There is no disagreement any more that Israel’s democracy is sick and weakened at the core. The signs are many: Prime ministers and senior ministers do what they want, and many of them have proved to be corrupt. It’s the senior officials who are actually determining policy. They decide what to do and what not to do -and not on the basis of laws or government decisions.
The defense establishment and the military set policy and carry out moves as they wish. MKs have essentially no influence; parties are led by “leaders” who were “elected” through internal manipulation; corruption at all levels is on the rise. Tycoons essentially decide a large part of policy; many groups (Israeli Palestinians, women, Ethiopian Jews, gays, lesbians, etc. ) are discriminated against and excluded. Above all, in the vast majority of cases, the citizenry has no influence on where the power goes. Just look at the social workers strike or the movement to bring about the release of Gilad Shalit.
To solve these problems, proposals are put forward to reform Israeli democracy. Academics propose a change in leadership, or adopting a presidential system, and in recent days the Israel Democracy Institute has proposed changes to the structure and organization of the system of governance. These recommendations include increasing the number of MKs and raising the vote threshold for entering parliament, among others.
These recommendations are not original “inventions” of the institute. Most of them, and others like them, were put forth by the Katsav Committee several years ago, and were publicly discussed, but not one was adopted.
That is why Knesset Speaker Reuven Rivlin was right when he strongly opposed a presidential system, saying that “we are tired of the endless attempts to alter the Israeli parliamentary system.”
But Rivlin was wrong when he agreed to some of the proposals of the institute – selecting the prime minister from the largest party and combining a national and a regional election system.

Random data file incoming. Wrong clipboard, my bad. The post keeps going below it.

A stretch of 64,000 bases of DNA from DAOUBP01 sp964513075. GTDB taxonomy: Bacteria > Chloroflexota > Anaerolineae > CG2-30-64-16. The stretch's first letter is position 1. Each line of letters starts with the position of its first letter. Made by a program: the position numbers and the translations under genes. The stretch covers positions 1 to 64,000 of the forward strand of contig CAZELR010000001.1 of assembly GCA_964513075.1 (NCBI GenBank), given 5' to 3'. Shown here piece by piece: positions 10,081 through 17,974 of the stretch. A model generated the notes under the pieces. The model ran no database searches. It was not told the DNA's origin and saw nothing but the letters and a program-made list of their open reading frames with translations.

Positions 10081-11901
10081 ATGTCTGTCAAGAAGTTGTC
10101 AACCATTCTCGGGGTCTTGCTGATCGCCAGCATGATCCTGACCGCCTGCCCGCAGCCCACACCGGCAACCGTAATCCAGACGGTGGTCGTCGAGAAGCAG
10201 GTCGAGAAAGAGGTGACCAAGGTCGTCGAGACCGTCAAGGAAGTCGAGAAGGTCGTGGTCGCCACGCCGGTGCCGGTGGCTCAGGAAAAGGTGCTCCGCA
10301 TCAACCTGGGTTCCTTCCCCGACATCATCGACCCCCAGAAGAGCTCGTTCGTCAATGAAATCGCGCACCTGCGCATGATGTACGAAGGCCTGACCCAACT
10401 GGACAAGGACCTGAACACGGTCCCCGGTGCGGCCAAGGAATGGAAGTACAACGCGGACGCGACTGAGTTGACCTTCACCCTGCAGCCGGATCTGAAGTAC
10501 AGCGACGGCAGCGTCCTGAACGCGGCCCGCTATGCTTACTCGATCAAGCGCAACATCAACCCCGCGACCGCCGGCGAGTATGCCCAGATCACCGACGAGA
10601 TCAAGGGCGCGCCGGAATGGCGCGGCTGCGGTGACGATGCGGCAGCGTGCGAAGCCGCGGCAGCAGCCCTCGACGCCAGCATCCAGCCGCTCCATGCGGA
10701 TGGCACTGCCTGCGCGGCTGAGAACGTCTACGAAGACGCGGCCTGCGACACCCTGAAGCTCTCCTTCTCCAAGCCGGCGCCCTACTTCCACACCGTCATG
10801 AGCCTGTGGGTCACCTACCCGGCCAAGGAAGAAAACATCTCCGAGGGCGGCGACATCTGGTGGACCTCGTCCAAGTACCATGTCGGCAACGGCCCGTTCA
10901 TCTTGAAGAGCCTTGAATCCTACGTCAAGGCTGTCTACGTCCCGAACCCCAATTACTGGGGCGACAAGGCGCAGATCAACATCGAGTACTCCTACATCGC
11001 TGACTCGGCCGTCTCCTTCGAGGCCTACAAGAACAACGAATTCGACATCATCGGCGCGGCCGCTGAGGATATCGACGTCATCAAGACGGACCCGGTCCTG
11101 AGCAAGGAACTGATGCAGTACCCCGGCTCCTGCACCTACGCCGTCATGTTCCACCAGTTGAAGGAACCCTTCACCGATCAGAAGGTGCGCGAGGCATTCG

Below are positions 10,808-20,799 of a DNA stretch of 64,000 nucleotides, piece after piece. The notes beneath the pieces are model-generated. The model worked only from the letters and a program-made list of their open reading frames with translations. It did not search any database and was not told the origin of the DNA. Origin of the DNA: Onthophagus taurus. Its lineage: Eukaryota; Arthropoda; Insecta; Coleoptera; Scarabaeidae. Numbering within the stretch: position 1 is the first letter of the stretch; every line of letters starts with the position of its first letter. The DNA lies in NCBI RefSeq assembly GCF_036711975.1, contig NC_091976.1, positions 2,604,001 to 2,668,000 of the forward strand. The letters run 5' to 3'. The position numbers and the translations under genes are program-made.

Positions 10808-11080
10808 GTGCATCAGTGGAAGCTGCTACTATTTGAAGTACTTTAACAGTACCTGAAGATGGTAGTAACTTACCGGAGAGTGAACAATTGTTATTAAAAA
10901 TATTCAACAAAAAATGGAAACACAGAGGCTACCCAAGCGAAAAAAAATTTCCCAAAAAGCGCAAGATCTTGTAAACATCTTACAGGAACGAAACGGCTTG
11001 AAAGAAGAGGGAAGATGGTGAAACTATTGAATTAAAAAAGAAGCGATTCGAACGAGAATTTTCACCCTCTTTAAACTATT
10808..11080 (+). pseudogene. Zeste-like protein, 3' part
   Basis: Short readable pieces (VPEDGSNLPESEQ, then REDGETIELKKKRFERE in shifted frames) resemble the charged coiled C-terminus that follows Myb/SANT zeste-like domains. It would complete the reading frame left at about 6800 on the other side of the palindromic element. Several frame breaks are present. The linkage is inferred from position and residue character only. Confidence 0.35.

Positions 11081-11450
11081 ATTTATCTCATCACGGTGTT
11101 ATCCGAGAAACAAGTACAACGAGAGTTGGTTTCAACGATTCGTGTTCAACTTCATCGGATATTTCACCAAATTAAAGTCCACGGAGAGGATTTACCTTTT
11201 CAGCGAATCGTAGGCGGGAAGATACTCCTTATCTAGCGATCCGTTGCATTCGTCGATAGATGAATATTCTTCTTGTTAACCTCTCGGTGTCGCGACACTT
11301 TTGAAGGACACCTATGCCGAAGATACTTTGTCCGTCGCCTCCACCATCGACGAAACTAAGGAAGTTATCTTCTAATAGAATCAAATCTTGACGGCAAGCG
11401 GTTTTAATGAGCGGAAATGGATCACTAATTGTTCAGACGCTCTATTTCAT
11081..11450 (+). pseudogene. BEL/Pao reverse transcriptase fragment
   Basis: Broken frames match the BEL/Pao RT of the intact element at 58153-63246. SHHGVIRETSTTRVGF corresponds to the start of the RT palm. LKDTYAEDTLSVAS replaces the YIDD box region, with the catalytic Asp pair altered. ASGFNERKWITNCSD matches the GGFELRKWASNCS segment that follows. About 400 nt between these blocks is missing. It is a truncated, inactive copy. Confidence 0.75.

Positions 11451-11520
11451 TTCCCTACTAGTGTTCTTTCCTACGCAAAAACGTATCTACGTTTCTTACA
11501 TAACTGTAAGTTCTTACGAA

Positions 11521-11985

It is essential to understand that all organizational reforms in the electoral system, in the conduct of parties and the Knesset, in the political supervision of the civil service ranks, etc., will change nothing in the failing Israeli democracy. This is because the reasons for the poor condition of the formal democracy run much deeper than the organizational and structural problems.
These elements are connected to a basic lack of recognition of the fact that the citizens are the real sovereign, and not the Knesset, the government or the “leaders.” So there is a fundamental need to meet the wishes and the demands of the citizens; it is necessary to overcome individualism, political apathy and the self-indulgence of many in Israel. It is necessary to avoid repeated mention of the security threat. This provides people in power, with links to the defense networks, with near complete control over what takes place here. It is necessary to infuse the entire public, and all the politicians, with the missing understanding of the essence of effective – not formal – democracy.
All this depends mostly on understanding that there is an essential need to alter the political culture in Israel fundamentally before changing the structure or function of political institutions. Given the persons and political institutions in Israel, such change appears to be unreal. But if it does not take place, the political system in Israel will decline further, and sooner or later, it will become an authoritarian regime.